Douglas H. Werner

Short Bio:
John L. and Genevieve H. McCain Chair Professor
Director, Computational Electromagnetics and Antennas Research Lab (CEARL)
The Pennsylvania State University
Department of Electrical Engineering and Materials Research Institute
211A Electrical Engineering East
University Park, PA 16802
Phone: 814-863-2946
CEARL Website:

Douglas H. Werner received the B.S., M.S., and Ph.D. degrees in electrical engineering and the M.A. degree in mathematics from the Pennsylvania State University (Penn State), University Park, in 1983, 1985, 1989, and 1986, respectively. He holds the John L. and Genevieve H. McCain Chair Professorship in the Pennsylvania State University Department of Electrical Engineering. He is the director of the Computational Electromagnetics and Antennas Research Lab (CEARL: as well as a faculty member of the Materials Research Institute (MRI: at Penn State. Prof. Werner was presented with the 1993 Applied Computational Electromagnetics Society (ACES) Best Paper Award and was also the recipient of a 1993 International Union of Radio Science (URSI) Young Scientist Award. In 1994, Prof. Werner received the Pennsylvania State University Applied Research Laboratory Outstanding Publication Award. He was a co-author (with one of his graduate students) of a paper published in the IEEE Transactions on Antennas and Propagation which received the 2006 R. W. P. King Award. He received the inaugural IEEE Antennas and Propagation Society Edward E. Altshuler Prize Paper Award and the Harold A. Wheeler Applications Prize Paper Award in 2011 and 2014 respectively. In 2018, he received the DoD Ordnance Technology Consortium (DOTC) Outstanding Technical Achievement Award. He also received the 2015 ACES Technical Achievement Award, the 2019 ACES Computational Electromagnetics Award, and the IEEE Antennas and Propagation Society 2019 Chen-To Tai Distinguished Educator Award. He was the recipient of a College of Engineering PSES Outstanding Research Award and Outstanding Teaching Award in March 2000 and March 2002, respectively. He was also presented with an IEEE Central Pennsylvania Section Millennium Medal. In March 2009, he received the PSES Premier Research Award. He is a Fellow of the IEEE, the IET, the OSA, the ACES, and the PIER Electromagnetics Academy. He is also a Senior Member of the National Academy of Inventors (NAI), SPIE, and URSI.
Prof. Werner is a former Associate Editor of Radio Science, a former Editor of the IEEE Antennas and Propagation Magazine, a former Editorial Board Member of Scientific Reports (a Nature subjournal), an Editorial Board Member for EPJ Applied Metamaterials, Editor for the IEEE Press Series on Electromagnetic Wave Theory & Applications, a member of URSI Commissions B and G, Eta Kappa Nu, Tau Beta Pi and Sigma Xi. He holds 20 patents, has published over 925 technical papers and proceedings articles, and is the author of 6 books and 35 book chapters (with two books and several additional chapters currently in preparation).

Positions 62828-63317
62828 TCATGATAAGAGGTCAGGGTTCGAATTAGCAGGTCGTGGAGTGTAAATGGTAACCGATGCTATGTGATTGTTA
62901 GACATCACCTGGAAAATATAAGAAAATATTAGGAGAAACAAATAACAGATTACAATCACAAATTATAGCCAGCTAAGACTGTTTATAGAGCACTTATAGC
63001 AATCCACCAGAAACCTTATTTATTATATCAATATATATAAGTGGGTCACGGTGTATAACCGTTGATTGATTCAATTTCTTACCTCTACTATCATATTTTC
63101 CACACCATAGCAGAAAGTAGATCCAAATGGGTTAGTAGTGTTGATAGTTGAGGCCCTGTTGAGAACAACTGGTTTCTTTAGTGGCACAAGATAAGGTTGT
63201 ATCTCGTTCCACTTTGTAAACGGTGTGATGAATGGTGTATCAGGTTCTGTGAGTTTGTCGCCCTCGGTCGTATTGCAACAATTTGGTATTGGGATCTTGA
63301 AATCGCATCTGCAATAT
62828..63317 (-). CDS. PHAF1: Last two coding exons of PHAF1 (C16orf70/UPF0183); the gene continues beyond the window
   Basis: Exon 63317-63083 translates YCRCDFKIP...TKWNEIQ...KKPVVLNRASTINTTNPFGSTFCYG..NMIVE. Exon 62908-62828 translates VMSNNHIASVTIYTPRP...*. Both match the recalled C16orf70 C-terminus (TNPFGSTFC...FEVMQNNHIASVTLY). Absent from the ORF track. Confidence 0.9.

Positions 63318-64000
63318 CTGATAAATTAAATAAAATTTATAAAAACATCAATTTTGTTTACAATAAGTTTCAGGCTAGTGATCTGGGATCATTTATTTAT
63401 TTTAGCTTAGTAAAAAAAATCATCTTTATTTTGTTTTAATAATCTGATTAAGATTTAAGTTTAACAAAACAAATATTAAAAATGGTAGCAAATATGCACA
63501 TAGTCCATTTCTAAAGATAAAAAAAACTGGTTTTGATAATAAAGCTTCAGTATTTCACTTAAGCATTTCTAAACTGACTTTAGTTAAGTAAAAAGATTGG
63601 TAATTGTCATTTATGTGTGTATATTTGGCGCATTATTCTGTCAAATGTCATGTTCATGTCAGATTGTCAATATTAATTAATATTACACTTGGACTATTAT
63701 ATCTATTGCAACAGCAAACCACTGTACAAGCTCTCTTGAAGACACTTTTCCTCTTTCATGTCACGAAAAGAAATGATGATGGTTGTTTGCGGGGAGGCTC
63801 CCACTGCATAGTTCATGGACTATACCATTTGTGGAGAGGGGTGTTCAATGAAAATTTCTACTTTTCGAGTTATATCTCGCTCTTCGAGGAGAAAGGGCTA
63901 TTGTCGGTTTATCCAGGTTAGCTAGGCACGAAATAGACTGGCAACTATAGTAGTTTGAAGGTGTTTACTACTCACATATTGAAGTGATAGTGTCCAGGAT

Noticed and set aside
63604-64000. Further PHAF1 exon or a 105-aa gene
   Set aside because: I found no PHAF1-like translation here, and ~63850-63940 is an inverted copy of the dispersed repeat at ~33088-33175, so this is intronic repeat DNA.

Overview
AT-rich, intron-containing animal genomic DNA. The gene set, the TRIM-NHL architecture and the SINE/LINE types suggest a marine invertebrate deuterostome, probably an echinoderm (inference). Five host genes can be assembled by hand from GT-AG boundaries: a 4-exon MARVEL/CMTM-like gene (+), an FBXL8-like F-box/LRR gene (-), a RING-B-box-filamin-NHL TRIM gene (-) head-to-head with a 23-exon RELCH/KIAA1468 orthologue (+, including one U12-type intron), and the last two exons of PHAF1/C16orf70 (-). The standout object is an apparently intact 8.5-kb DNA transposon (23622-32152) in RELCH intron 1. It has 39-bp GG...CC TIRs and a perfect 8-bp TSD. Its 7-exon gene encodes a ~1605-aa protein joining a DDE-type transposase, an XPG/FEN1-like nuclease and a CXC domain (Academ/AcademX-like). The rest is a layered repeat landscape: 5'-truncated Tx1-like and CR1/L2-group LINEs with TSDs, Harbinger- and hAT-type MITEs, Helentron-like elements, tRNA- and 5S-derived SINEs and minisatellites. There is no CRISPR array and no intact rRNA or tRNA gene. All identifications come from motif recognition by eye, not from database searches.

His research interests include computational electromagnetics (MoM, FEM, FEBI, FDTD, DGTD, CBFM, RCWA, GO, GTD/UTD, etc.), antenna theory and design, phased arrays (including ultra-wideband arrays), high power microwave devices, wireless and personal communication systems (including on-body networks), wearable and e-textile antennas, RFID tag antennas, conformal antennas, reconfigurable antennas, frequency selective surfaces, electromagnetic wave interactions with complex media, metamaterials, electromagnetic bandgap materials, zero and negative index materials, transformation optics, nanoscale electromagnetics (including nanoantennas), fractal and knot electrodynamics, and nature-inspired optimization techniques (genetic algorithms, clonal selection algorithms, particle swarm, wind driven optimization, and various other evolutionary programming schemes).

Speech Title: Metadevice Realization Through Inverse Design

Advances in design and manufacturing (e.g., 3D printing, nanofabrication) are enabling the ability to realize transformative structures that achieve electromagnetic functionalities not possible with conventional devices. Some of the most interesting structures being developed are based on metasurfaces comprised of sub-wavelength unit cells intelligently patterned to locally manipulate an electromagnetic wavefront in a desired fashion. Designers have traditionally employed simple canonical structures (e.g., loaded-dipoles, v-antennas, split-ring resonators) to synthesize metasurfaces that realize a desired functionality. However, metadevices based on these canonical structures do not always achieve optimal performance especially when broadband and/or wide field-of-view functionality is desired. Additionally, different material combinations as well as fabrication effects and tolerances can make the unit cell topology selection difficult. Therefore, the ability to generate a diverse set of unintuitive metasurface unit cells and evaluate their electromagnetic behaviors for achieving a specific functionality is highly desirable. Moreover, doing so in an efficient and intelligent manner is extremely important in order to maintain a tractable inverse design process. In this presentation, an overview of our RF and optical metasurface inverse-design process will be presented along with a survey of our custom full-wave solvers and multi-objective optimization algorithms. Finally, some specific application examples for the inverse-design of both RF and optical metadevices will be highlighted.